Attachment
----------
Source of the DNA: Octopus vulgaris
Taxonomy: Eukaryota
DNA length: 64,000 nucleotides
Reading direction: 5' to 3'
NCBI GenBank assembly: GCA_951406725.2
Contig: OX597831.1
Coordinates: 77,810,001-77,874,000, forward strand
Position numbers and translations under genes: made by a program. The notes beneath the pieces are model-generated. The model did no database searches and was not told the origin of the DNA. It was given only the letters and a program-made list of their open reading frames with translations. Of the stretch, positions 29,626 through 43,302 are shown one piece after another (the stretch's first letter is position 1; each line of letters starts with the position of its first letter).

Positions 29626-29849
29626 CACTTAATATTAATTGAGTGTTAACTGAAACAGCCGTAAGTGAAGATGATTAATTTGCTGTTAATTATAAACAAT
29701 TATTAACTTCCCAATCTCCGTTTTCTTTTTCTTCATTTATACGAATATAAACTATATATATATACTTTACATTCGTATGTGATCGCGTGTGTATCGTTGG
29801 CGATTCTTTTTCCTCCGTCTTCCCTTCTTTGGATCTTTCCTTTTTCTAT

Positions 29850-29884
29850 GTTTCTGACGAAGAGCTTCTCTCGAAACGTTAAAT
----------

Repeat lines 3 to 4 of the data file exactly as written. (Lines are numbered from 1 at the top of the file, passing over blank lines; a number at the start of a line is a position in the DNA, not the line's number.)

DNA length: 64,000 nucleotides
Reading direction: 5' to 3'